Beyond: Microtonal Music Festival

Where: Co-presented by Music on the Edge and The Andy Warhol Museum at The Andy Warhol Museum, 117 Sandusky St., North Shore, and University of Pittsburgh Music Building, 4337 Fifth Ave., Oakland.

When: Friday-Sunday.

Tickets: Per concert: $15, $10 for students and seniors in advance; $20, $15 for students and seniors at the door. Festival pass: $30, $20 for students and seniors. Symposium sessions are free. 412-624-7529 or


8 p.m., Warhol Theater: Guitarists Mak Grgic and Daniel Lippel perform Radulescu’s “Subconscious Wave” and other works; pianist Michael Harrison performs his own work, “Revelation”; cellist Theodore Mook performs Ezra Sims’ “Solo in Four Movements.”


1-4 p.m., University of Pittsburgh Music Building, Room 132: symposium session on Ligeti’s “Hamburg Concerto” and La Monte Young’s “The Well-Tuned Piano” with Charles Corey, Anthony Cheung, Kyle Gann and Michael Harrison.

8 p.m., Warhol Entrance Space: The FLUX Quartet performs Scelsi’s String Quartet No. 2 and other works; Mantra Percussion performs Michael Gordon’s “Timber.”


6-7:30 p.m., Warhol Theater: symposium session no. 2, an introduction to microtonal music (historical issues) with Frank J. Oteri and Robert Hasegawa.

8 p.m., Warhol entrance space: Ray-Kallay Duo performs Enno Pope’s “Rad” and works by Eric Moe (world premiere), Frank J. Oteri, Kyle Gann and others. The FLUX Quartet and Mantra Percussion perform Mathew Rosenblum’s “Ostatnia runda” (world premiere). Alia Musica performs Georg Friedrich Haas’ “Nach-Ruf … ent-gleitend ….”

Jazz Listings From The New York Times


Frank Kimbrough Quartet (Friday and Saturday) The pianist Frank Kimbrough has a gift for flowing ethereality, along with a fondness for earthy rapture. He’ll draw here from “Quartet,” the sure-footed, poetic album he released last year; his partners are the saxophonist Steve Wilson, the bassist Jay Anderson and the drummer Matt Wilson. At 8 and 10 p.m., Jazz at Kitano, 66 Park Avenue, at 38th Street, 212-885-7119, (Chinen)

Chris Lightcap’s Bigmouth (Friday and Saturday) The bassist Chris Lightcap has a strong new album, “Epicenter,” featuring a batch of tunes inspired by New York locales. (Among the song titles: “Arthur Avenue” and “Stillwell.”) The music was composed for Bigmouth, a long-running unit featuring the tenor saxophonists Chris Cheek and Tony Malaby, the pianist Craig Taborn and the drummer Gerald Cleaver. (Andrew Bishop steps in for Mr. Cheek for these performances.) At 9 and 10:30 p.m., Cornelia Street Café, 29 Cornelia Street, Greenwich Village, 212-989-9319, (Chinen)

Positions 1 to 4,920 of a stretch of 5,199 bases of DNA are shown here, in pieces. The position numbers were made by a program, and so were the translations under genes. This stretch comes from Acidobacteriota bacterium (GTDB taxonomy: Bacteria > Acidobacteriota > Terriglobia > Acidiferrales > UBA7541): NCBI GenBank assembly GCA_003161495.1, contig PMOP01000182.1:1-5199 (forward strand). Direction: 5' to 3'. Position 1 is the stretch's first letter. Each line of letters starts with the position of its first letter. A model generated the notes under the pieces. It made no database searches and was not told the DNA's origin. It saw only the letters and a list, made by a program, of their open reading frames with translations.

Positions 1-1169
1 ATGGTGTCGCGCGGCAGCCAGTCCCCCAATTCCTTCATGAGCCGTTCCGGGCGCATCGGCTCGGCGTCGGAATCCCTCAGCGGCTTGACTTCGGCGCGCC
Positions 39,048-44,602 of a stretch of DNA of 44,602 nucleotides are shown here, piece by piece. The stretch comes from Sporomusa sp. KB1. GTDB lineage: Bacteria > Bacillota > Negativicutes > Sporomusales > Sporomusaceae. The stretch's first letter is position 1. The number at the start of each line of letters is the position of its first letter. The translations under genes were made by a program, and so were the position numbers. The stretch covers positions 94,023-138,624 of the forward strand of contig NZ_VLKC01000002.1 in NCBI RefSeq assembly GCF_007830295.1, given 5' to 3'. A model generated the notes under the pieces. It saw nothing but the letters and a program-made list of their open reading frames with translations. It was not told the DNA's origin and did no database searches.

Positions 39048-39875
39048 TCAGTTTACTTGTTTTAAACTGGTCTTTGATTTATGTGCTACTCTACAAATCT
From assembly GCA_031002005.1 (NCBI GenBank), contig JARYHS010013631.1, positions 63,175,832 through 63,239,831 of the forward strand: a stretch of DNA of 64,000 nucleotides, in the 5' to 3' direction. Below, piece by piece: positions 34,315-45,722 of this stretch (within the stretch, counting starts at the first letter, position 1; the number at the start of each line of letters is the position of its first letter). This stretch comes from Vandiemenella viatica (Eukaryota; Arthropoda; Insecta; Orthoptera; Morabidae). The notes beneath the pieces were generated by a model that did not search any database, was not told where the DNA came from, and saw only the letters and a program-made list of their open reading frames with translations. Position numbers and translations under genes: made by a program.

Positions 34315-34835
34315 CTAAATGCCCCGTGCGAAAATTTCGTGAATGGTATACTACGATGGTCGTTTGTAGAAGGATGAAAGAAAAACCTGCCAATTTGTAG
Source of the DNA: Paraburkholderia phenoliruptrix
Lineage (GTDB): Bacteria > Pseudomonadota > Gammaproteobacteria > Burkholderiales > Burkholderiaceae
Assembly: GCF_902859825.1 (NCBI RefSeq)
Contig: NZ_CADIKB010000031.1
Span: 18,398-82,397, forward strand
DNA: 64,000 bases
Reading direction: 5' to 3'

Miles Okazaki Quartet (Friday) The most recent album by the guitarist and composer Miles Okazaki is “Figurations,” a cerebral but thrilling showcase for his elaborate designs. It was recorded live at the Jazz Gallery, the institution that now presents his excellent current group, with Donny McCaslin on tenor saxophone, François Moutin on bass and Dan Weiss on drums. At 8 and 10 p.m., the Jazz Gallery, 1160 Broadway, fifth floor, at West 27th Street, 646-494-3625, (Chinen)

Classical Music Listings From the New York Times

HDaniel Bernard Roumain rehearsing with Maestr...
Daniel Bernard Roumain 


Avant Music Festival (Friday and Saturday) This adventurous new-music festival presents music that mixes electronics and acoustic instruments by Paula Matthusen on Friday, with performers including Mantra Percussion and Dither Electric Guitar Quartet. On Saturday the virtuosic vocal ensemble Ekmeles takes on the complete eccentric choral works by John Cage. (The series continues on March 6 and 7.) At 8 p.m., Wild Project, 195 East Third Street, East Village, 212-228-1195, (da Fonseca-Wollheim)

Composer Portrait: Augusta Read Thomas (Thursday) Of the four works on August Read Thomas’s program in the Miller Theater’s wonderful series, two are world premieres. One is a brief piece for violin and viola, “Capricci,” the other a more ambitious work for percussion and string quartet, “Selene.” Also on the docket are “Resounding Earth,” a percussion symphony of sorts, and an excerpt from “Sun Threads” for string quartet. Third Coast Percussion and the Jack Quartet do the honors. At 8 p.m., Broadway at 116th Street, Morningside Heights, 212-854-7799, (Allen)

International Contemporary Ensemble (Friday and Saturday) This intrepid ensemble continues its residency at the Abrons Arts Center, where it celebrates the centennial of the Henry Street Settlement with two free concerts. The lineup on Friday includes works by Salvatore Sciarrino, Toshio Hosokawa, Marcos Balter and Andrea Agostini. On Saturday the saxophonist Steve Lehman and the pianist Cory Smythe collaborate on a program inspired by the New York composer Alvin Lucier. At 8 p.m., Abrons Arts Center, 466 Grand Street, at Pitt Street, Lower East Side, 212-352-3101, (Schweitzer)

Locrian Chamber Players (Thursday) This impressive contemporary music ensemble assures audiences that its free programs will be fresh through its defining mission: The group only plays works written within the last decade. These musicians have a good record of choosing interesting pieces. The concerts are presented in the intimate 10th floor performance space at Riverside Church. During intermission you can enjoy a spectacular view of the Hudson River from the balcony outside the hall. The next program offers works by John Adams, Daniel Bernard Roumain, David Macbride, Robert Cohen and Matthew Hough. At 8 p.m., Riverside Drive at 122nd Street, Morningside Heights, 212-870-6700, (Tommasini)